BAGUIO CITY – Engineer Nathaniel Vincent Lubrica on Friday said a Geographic Information System (GIS)-based analysis of dengue cases in Baguio City will be utilized from October 2016 to October 2017 to identify areas of infectious and potential risk of new diseases.
The analysis will also find out the geographic, environmental, and human causes for such impact and to be able to forecast new, emerging diseases and establish special treatment centers.
Lubrica, the project leader of the University of the Cordilleras – Geographic Information System (UC-GIS), said South-East Asia, Central and South America and other several regions emerged a serious health problem, causing severe flu-like illness and cause a potential and lethal complication transmitted by bites and for over 200 years, America recognized dengue fever as the most important mosquito-borne viral disease globally.
Maps on disease spread and risk maps are good basis of policies and are highly suitable for analyzing epidemiological data, revealing trends, and interrelationships that will be difficult to discover in tabular format.
The GIS allows policy makers to visualize problems existing in health and social service, and the natural environment.
The significance of the study is one of the best applications of GIS in disease surveillance and epidemiology and can be seen in the Public Health Agency (PHA) in Canada.
The PHA had a real time surveillance system using mobile and web technology, thus, making response more efficient.The systems started with a strong background in GIS, Lubrica said.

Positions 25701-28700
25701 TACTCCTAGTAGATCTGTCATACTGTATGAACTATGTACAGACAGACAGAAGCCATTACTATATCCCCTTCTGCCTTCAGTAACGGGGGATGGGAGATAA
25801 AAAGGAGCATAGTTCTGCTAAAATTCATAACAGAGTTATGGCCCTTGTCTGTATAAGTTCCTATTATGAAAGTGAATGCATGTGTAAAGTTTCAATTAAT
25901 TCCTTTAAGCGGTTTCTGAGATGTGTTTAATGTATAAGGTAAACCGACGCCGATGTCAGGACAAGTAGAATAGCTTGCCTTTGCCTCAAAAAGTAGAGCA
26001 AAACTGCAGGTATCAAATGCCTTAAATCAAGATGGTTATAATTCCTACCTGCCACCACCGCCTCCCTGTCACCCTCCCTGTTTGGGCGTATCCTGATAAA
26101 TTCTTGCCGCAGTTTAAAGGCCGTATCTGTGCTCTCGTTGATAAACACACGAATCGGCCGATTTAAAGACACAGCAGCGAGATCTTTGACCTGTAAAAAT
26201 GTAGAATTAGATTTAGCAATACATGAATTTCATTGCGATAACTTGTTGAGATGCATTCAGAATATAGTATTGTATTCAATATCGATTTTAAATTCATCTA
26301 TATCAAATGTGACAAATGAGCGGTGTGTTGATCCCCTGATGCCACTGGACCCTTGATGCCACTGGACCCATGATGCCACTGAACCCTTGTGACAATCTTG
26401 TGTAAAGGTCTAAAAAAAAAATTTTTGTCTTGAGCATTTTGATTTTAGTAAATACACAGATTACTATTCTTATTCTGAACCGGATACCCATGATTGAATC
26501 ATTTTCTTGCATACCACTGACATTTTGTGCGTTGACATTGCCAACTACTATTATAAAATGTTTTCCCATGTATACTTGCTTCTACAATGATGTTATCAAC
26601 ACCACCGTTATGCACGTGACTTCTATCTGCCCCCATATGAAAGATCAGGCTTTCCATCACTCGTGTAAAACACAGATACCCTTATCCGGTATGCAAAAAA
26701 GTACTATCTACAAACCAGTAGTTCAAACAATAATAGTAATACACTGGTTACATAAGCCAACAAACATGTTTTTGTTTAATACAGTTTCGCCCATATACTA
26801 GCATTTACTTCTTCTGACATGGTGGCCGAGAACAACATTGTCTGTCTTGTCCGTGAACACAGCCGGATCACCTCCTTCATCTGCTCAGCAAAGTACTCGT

Baguio City can be the first to adopt a GIS-based dengue surveillance and epidemiology in the Philippines.
This proposed research project crucially laid the foundation of a real time surveillance system of dengue, Lubrica added.
The main objective of the study was to establish the utilization of GIS to facilitate data management, mapping, surveillance, and epidemiology Lubrica said.
The scope of the study will cover Baguio City residents who were tested positive with dengue for the last five years.
The study is cross sectional because the analysis of trend or pattern requires a historical set of data.
The patients will be mapped by matching their addresses vis-a-vis Department of Health – Cordillera Regional Office (DOH-CAR) records.
Those who have incomplete addresses will not be included in the study.
The study will use GIS functions for spatial analysis, statistics, and correlation.
Spatial correlation vis-a-vis environmental correlates will be performed using the overall dengue cases in Baguio City.
Maps of water bodies, land use or vegetation, slope, and rainfall are identified environmental correlates for dengue as derived from literatures.
A more profound analysis will be performed through time series analysis using GIS.
Lubrica said, the GIS would soon be turned over to the government for the use of the DOH.
Cordillera Regional Health Research and Development Consortium (CRHRDC) chairman, Dr Raymundo Rovillos said, GIS was one of the two projects of the Philippine Council for Health Research and Development of the Department of Science and Technology (PCHRD-DOST) in the Cordillera Region.
This GIS-based Analysis of Dengue Cases project in Baguio City is in partnership with the DOH-CAR, the Baguio Health Department (BHD), Baguio General Hospital Medical Center (BGHMC), PCHRD-DOST (the funding source) and the CRHRDC.